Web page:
A Woman Was Hospitalized With Melioidosis, a Rare Bacterial Infection Caught From Her Tropical Fish Tank
Fish seem like a harmless enough pet: You feed them and clean out their tanks regularly, and that's about it. But one Maryland woman ended up catching a rare and serious tropical disease bacterial disease from her fish tank.
The 56-year-old woman's story was broken down in a case report in the journal Emerging Infectious Diseases. The report details how the woman, who was not publicly identified, was first hospitalized in September 2019 with a fever, cough, and chest pain. She was diagnosed with pneumonia, but further testing showed that she was infected with the bacteria Burkholderia pseudomallei. This bacteria causes a disease called melioidosis that's usually seen only in tropical areas outside the US.
Melioidosis, also known as Whitmore's disease, is an infectious disease that can infect humans or animals, according to the Centers for Disease Control and Prevention (CDC). Melioidosis is most common in tropical climates, and it's usually found in Southeast Asia and northern Australia. B. pseudomallei is usually found in contaminated water and soil. It's often spread when someone inhales contaminated dust or water droplets, drinks contaminated water, eats food that's been in contaminated soil, or comes into direct contact with contaminated soil, especially through cuts or scrapes, the CDC says.
Melioidosis can cause a range of different symptoms depending on the type of infection a person gets, the CDC says. For localized infections, someone might develop pain or swelling, a fever, or an abscess. For a chest infection, they may have a cough, chest pain, high fever, headache, and weight loss. With a bloodstream infection, a patient could develop a fever, headache, respiratory issues, stomach pain, joint pain, and disorientation. If a person has a widespread infection, they may develop a fever, weight loss, stomach or chest pain, muscle or joint pain, headache, seizures, and brain infection.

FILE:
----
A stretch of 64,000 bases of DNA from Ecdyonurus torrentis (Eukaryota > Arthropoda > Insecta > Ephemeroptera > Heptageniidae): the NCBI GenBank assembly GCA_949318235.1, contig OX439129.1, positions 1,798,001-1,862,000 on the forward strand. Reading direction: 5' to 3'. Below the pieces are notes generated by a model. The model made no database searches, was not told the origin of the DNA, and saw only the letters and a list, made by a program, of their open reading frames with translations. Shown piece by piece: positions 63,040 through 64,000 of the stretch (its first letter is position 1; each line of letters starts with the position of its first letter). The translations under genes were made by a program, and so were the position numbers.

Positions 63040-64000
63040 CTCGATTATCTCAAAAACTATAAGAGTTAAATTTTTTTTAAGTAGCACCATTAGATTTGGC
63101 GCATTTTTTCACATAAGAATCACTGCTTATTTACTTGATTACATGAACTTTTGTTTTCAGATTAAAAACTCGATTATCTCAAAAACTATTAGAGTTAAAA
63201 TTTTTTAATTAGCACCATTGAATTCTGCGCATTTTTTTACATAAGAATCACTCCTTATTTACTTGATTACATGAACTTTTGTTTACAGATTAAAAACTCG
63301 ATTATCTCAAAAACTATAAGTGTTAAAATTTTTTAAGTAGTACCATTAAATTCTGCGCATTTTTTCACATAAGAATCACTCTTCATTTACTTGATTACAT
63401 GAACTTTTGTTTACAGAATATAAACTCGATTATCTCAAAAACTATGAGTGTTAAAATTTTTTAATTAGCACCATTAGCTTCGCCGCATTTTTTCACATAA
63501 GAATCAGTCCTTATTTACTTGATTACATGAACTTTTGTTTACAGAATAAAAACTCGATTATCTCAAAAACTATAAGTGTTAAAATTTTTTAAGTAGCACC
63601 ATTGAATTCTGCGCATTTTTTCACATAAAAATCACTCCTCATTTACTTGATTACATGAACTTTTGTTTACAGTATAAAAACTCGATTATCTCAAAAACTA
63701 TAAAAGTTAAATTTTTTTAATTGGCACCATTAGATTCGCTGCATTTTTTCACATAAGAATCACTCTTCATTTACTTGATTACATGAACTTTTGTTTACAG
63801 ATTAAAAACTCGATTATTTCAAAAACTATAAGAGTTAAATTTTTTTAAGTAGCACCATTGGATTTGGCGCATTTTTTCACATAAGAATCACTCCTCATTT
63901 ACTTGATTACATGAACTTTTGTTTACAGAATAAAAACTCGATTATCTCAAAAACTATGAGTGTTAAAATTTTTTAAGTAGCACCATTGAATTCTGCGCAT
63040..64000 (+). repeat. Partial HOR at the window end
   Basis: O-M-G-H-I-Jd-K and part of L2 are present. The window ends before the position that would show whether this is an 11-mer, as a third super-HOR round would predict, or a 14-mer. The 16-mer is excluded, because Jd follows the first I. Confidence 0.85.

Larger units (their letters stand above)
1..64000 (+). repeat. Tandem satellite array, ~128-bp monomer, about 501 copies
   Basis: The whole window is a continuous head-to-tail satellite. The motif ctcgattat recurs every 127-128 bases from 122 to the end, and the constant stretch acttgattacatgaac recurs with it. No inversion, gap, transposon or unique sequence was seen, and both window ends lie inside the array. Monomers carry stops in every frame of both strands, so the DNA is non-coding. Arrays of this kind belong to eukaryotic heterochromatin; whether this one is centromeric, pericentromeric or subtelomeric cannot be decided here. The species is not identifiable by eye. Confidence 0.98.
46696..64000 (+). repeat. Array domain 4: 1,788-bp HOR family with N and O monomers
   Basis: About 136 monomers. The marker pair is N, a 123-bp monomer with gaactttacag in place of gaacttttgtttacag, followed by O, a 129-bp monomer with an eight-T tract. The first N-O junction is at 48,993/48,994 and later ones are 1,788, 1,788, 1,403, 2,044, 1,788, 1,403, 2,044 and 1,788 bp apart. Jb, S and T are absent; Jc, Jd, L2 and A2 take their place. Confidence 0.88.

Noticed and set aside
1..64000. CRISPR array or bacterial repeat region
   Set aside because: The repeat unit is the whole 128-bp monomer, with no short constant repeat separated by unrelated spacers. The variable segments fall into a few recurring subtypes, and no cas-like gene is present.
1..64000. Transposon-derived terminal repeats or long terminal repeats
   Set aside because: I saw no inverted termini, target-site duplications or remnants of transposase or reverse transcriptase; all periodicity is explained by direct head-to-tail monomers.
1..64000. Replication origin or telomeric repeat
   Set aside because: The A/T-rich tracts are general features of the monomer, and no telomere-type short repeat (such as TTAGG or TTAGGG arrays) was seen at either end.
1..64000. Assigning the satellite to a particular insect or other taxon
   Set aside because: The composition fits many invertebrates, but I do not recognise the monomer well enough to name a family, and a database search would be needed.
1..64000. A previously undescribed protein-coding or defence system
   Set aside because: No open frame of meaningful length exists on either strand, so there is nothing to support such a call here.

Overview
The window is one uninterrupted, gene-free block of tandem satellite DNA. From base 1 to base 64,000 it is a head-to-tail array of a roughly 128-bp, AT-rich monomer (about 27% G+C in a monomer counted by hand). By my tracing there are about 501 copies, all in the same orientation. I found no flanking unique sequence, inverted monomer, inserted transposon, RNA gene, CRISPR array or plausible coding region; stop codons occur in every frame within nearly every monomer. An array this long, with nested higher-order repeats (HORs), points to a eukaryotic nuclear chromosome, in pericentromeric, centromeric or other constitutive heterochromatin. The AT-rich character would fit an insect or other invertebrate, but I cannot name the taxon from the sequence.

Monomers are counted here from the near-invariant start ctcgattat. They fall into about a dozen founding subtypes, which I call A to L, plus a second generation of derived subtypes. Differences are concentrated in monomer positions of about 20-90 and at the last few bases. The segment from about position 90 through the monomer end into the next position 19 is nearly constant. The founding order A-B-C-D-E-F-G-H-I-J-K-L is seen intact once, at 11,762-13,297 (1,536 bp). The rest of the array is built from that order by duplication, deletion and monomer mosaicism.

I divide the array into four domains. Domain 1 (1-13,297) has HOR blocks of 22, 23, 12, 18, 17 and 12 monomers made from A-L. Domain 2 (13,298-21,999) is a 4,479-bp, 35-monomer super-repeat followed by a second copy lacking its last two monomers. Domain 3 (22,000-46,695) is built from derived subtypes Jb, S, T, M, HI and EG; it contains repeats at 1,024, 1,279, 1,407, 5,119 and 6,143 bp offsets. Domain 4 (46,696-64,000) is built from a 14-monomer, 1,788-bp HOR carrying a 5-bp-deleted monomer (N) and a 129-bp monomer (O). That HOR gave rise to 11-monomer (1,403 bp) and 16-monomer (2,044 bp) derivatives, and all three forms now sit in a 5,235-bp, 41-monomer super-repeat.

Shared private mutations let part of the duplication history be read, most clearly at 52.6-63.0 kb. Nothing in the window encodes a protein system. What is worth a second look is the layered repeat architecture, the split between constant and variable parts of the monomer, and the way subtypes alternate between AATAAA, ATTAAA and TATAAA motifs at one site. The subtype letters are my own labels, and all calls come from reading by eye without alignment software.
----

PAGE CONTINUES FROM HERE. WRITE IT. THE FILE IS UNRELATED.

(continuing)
People who are diagnosed with melioidosis in the US usually have recently traveled to areas where the infection is more common, but the woman had never left the country, the researchers wrote.
The woman started taking an antibiotic called meropenem, and after 11 days, she left the hospital. But three weeks later, she was back again with the same symptoms, even though she was still on antibiotics. She was hospitalized for another week and given a second antibiotic. From start to finish, it took 12 weeks of treatment to clear her infection.
Because melioidosis is so rare and not normally seen in the US, pubic health officials had questions about how the woman, who also had diabetes, became infected. They took samples from in and around her home, including from her two aquariums. One fish tank tested positive for B. pseudomallei, and it was a perfect genetic match to the bacteria that infected the woman.
The woman shared that she had bought the fish tanks, fish, and supplies just two months before she became sick and said that she had put her bare hands and arms into the tank while she cleaned it.
"We urge clinicians in the United States to consider melioidosis in patients who have clinically compatible symptoms and exposure to tropical ornamental fish and freshwater aquariums, particularly if patients are immunocompromised, even though such exposure events might be exceedingly rare," the researchers wrote in the paper.
If you have fish, the CDC recommends taking a few steps to stay safe from diseases they can pass on: Wash your hands before and after cleaning the aquarium and feeding fish, and wear gloves to cover any cuts on your hands while cleaning the aquarium or handling fish.
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